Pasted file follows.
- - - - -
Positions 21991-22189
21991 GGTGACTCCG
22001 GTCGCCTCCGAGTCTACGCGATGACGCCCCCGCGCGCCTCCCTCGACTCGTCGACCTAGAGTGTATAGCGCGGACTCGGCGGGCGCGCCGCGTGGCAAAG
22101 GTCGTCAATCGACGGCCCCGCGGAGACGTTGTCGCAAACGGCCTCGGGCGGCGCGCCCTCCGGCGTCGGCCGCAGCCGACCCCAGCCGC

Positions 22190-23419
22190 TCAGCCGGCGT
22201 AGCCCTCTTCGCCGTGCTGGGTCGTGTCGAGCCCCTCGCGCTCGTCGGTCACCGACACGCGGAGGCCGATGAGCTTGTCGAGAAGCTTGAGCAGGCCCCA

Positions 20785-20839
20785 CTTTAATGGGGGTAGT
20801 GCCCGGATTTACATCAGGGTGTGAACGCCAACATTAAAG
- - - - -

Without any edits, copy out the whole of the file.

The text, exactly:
Positions 21991-22189
21991 GGTGACTCCG
22001 GTCGCCTCCGAGTCTACGCGATGACGCCCCCGCGCGCCTCCCTCGACTCGTCGACCTAGAGTGTATAGCGCGGACTCGGCGGGCGCGCCGCGTGGCAAAG
22101 GTCGTCAATCGACGGCCCCGCGGAGACGTTGTCGCAAACGGCCTCGGGCGGCGCGCCCTCCGGCGTCGGCCGCAGCCGACCCCAGCCGC

Positions 22190-23419
22190 TCAGCCGGCGT
22201 AGCCCTCTTCGCCGTGCTGGGTCGTGTCGAGCCCCTCGCGCTCGTCGGTCACCGACACGCGGAGGCCGATGAGCTTGTCGAGAAGCTTGAGCAGGCCCCA

Positions 20785-20839
20785 CTTTAATGGGGGTAGT
20801 GCCCGGATTTACATCAGGGTGTGAACGCCAACATTAAAG